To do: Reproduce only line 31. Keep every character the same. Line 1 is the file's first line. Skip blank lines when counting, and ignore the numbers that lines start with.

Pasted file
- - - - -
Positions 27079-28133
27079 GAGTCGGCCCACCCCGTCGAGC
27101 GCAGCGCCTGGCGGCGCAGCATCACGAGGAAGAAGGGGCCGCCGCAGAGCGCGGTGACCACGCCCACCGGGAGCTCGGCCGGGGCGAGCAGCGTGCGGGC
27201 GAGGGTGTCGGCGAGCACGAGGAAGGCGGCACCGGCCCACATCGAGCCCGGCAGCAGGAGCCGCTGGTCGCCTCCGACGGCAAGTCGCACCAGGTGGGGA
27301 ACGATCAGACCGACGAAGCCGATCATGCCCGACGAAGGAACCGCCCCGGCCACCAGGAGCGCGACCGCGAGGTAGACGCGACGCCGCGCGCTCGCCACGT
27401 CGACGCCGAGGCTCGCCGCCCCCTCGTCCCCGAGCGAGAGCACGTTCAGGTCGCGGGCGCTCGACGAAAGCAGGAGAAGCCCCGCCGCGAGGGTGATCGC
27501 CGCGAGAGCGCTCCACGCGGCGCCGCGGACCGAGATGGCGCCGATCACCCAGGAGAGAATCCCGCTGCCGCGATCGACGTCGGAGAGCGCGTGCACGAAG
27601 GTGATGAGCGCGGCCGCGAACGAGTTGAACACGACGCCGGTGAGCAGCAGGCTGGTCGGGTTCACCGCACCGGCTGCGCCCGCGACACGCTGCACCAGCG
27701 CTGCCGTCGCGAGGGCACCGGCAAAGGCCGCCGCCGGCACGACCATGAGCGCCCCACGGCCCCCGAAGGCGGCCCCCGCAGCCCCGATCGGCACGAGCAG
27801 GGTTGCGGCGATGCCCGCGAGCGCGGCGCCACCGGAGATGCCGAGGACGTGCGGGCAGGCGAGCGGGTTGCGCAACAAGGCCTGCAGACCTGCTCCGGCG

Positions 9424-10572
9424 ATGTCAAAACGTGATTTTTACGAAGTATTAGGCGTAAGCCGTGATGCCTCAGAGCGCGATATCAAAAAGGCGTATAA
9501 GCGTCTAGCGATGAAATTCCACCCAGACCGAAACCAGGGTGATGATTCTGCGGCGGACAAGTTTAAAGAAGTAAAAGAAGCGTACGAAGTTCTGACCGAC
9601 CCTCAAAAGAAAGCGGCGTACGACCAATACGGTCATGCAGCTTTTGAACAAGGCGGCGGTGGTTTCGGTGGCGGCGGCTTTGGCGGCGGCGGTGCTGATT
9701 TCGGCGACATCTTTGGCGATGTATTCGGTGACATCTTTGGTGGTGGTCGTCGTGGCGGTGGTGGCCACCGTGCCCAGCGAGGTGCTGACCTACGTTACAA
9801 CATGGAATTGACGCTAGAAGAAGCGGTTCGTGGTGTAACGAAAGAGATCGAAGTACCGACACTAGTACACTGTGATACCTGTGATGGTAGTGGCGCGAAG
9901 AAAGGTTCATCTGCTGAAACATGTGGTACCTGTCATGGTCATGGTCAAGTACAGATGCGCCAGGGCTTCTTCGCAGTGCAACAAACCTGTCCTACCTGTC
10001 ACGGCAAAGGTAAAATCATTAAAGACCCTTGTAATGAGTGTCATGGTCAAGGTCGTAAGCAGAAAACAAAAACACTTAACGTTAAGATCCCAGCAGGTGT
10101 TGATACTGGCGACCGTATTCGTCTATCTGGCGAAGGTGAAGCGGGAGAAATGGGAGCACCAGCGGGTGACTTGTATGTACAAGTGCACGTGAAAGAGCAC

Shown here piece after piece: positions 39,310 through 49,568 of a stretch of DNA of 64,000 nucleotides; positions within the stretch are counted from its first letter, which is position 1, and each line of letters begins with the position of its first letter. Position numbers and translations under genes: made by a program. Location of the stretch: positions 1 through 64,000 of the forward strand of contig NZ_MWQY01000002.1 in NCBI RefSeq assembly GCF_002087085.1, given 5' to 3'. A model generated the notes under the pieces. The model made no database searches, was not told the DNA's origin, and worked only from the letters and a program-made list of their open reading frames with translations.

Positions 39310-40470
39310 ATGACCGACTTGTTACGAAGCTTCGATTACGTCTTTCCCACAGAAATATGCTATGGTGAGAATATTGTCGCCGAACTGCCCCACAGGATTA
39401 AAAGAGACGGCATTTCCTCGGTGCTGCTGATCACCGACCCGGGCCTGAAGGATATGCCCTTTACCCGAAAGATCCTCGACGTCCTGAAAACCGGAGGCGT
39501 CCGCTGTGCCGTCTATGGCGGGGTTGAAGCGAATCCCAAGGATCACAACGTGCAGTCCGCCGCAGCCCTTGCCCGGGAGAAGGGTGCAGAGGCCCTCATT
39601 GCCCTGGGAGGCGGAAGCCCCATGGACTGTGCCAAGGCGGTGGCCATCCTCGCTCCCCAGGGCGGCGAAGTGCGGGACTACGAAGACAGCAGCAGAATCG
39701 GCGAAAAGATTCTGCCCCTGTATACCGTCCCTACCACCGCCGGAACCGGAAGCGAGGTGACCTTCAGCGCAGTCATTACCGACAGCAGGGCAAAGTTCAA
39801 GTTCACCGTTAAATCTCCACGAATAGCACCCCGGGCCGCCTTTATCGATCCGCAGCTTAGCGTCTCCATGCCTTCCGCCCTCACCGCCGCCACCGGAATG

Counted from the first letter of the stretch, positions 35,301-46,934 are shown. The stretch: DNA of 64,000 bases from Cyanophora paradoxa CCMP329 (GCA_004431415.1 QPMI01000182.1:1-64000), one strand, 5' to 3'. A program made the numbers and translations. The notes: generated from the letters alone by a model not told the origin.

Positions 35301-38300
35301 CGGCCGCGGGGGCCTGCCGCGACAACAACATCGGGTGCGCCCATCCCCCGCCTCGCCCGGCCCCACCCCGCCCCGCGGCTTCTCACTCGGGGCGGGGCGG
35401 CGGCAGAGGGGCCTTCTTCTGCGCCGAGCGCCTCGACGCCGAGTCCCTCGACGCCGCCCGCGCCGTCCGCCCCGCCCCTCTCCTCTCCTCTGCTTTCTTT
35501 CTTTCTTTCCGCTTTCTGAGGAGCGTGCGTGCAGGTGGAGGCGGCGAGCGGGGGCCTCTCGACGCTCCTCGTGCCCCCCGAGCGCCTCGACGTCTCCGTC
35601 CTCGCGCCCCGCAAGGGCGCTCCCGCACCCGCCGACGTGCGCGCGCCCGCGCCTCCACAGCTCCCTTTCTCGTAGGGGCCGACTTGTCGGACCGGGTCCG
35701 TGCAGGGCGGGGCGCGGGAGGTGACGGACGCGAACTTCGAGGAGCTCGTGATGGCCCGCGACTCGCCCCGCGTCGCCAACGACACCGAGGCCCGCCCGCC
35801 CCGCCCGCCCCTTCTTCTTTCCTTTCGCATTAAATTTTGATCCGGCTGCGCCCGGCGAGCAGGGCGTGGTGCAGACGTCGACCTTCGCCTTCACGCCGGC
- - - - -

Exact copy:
35401 CGGCAGAGGGGCCTTCTTCTGCGCCGAGCGCCTCGACGCCGAGTCCCTCGACGCCGCCCGCGCCGTCCGCCCCGCCCCTCTCCTCTCCTCTGCTTTCTTT